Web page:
Nurses to strike if no improvement on pay, working conditions

Overworked nurses say they'll strike if nothing is done to improve their pay and working conditions.

Union members have until Friday to accept a 2 percent annual salary increase, but many say that's not enough.

Olivia Hammond is a senior nurse in the busiest intensive care unit in the country, working 12 hour shifts at Auckland Hospital.

She says burnout is common.

"I've seen colleagues of mine who've got halfway through a shift and they're just in tears, they've got nothing left to give to our patients and it's not worth it," Ms Hammond explained.

District Health Boards (DHBs) have offered members of the New Zealand Nursing Organisation a 2 percent pay increase - they have until Friday to accept or reject it.

Ms Hammond says it's just not enough.

"Two percent still doesn't meet the technical expertise of nurses working out there."

She says nurses are serious about striking - and it's not a decision they're making lightly.

"I don't want to strike, I can see the effect even of delaying elective surgeries," Ms Hammond told Newshub.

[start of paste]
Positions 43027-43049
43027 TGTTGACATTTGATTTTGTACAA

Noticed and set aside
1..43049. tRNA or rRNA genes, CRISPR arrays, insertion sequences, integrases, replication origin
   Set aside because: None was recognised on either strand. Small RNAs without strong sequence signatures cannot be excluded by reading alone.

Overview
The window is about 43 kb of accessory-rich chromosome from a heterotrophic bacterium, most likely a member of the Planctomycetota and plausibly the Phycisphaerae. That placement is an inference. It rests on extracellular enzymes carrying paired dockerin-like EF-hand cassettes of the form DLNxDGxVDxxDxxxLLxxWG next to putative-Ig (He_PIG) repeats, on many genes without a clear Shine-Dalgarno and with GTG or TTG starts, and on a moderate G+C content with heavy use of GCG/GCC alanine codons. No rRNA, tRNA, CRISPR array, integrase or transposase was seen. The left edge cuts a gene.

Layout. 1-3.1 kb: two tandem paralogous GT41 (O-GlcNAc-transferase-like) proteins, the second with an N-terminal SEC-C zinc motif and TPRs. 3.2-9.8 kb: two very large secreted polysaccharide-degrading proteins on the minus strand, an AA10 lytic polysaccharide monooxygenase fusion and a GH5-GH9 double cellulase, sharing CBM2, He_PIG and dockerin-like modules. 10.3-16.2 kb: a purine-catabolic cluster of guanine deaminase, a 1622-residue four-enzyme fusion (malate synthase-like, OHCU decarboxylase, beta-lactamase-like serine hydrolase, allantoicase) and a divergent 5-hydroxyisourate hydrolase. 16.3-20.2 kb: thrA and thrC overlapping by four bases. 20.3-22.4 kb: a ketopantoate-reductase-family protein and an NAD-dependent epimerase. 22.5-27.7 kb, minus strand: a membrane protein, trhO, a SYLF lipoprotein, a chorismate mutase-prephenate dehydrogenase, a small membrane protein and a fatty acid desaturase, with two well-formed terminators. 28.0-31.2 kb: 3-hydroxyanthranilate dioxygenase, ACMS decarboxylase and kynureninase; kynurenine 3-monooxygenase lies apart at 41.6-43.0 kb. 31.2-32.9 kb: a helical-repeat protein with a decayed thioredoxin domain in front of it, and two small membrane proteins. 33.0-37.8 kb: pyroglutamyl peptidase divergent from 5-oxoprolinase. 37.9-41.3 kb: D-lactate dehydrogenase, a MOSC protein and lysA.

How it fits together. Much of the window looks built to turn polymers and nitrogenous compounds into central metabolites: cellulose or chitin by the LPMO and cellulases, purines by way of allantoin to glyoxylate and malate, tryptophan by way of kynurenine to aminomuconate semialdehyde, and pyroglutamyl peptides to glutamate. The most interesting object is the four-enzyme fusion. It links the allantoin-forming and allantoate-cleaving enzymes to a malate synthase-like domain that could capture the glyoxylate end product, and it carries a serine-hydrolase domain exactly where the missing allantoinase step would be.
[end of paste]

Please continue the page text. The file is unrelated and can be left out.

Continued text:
"I don't want that for my patients - I love my patients, I love my job. I'd just like that respect."

Prime Minister Jacinda Ardern says she's aware of the lack of investment in the health sector but says the negotiations are between nurses and DHBs.

"These are talks that did not start when we entered Government; this is a discussion that's been underway for some time."

Teachers are also after a payrise - the New Zealand Educational Institute (NZEI) is calling for a 16 percent pay rise.

The police collective agreement expires on July 1 and negotiations are underway.

Last year's $2 billion pay equity settlement for care and support workers was historic, but doesn't cover nurses like Ms Hammond.

"A pay increase for nurses is a huge expense for New Zealand - but if you pay a mediocre wage, you're going to get mediocre nurses," she says.

Hundreds of nurses have anonymously shared stories of their working conditions on a Facebook page aimed at drawing public attention to the issue

"Never in my career have I been so saddened, disappointed and disturbed at the way staff and patients are being let down by our DHBs," one reads.

The nursing union says it has avoided such industrial action for decades.

Nurses say it's about more than their salary - they want safer staffing and a review of pay parity to compare what they get with other professions.